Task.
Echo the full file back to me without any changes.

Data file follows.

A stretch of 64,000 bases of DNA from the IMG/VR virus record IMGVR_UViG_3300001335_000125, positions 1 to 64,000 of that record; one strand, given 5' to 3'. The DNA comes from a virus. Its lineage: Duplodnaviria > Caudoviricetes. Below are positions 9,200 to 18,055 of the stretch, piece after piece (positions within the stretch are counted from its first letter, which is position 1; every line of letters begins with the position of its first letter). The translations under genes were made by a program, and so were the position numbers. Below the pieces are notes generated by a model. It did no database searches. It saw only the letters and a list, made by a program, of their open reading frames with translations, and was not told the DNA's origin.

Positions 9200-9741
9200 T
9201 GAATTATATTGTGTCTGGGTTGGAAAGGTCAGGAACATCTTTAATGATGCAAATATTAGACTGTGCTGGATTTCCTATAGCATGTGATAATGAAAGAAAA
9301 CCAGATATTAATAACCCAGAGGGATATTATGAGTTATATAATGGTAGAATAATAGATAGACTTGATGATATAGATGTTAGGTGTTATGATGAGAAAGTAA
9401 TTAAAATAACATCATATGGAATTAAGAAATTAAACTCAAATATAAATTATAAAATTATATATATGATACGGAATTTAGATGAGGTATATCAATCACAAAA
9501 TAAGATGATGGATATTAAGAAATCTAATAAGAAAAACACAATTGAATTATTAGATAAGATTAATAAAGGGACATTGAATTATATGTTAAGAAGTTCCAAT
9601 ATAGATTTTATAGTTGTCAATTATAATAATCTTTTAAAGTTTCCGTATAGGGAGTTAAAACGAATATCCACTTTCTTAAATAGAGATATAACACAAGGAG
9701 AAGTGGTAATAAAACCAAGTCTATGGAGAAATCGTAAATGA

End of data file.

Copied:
A stretch of 64,000 bases of DNA from the IMG/VR virus record IMGVR_UViG_3300001335_000125, positions 1 to 64,000 of that record; one strand, given 5' to 3'. The DNA comes from a virus. Its lineage: Duplodnaviria > Caudoviricetes. Below are positions 9,200 to 18,055 of the stretch, piece after piece (positions within the stretch are counted from its first letter, which is position 1; every line of letters begins with the position of its first letter). The translations under genes were made by a program, and so were the position numbers. Below the pieces are notes generated by a model. It did no database searches. It saw only the letters and a list, made by a program, of their open reading frames with translations, and was not told the DNA's origin.

Positions 9200-9741
9200 T
9201 GAATTATATTGTGTCTGGGTTGGAAAGGTCAGGAACATCTTTAATGATGCAAATATTAGACTGTGCTGGATTTCCTATAGCATGTGATAATGAAAGAAAA
9301 CCAGATATTAATAACCCAGAGGGATATTATGAGTTATATAATGGTAGAATAATAGATAGACTTGATGATATAGATGTTAGGTGTTATGATGAGAAAGTAA
9401 TTAAAATAACATCATATGGAATTAAGAAATTAAACTCAAATATAAATTATAAAATTATATATATGATACGGAATTTAGATGAGGTATATCAATCACAAAA
9501 TAAGATGATGGATATTAAGAAATCTAATAAGAAAAACACAATTGAATTATTAGATAAGATTAATAAAGGGACATTGAATTATATGTTAAGAAGTTCCAAT
9601 ATAGATTTTATAGTTGTCAATTATAATAATCTTTTAAAGTTTCCGTATAGGGAGTTAAAACGAATATCCACTTTCTTAAATAGAGATATAACACAAGGAG
9701 AAGTGGTAATAAAACCAAGTCTATGGAGAAATCGTAAATGA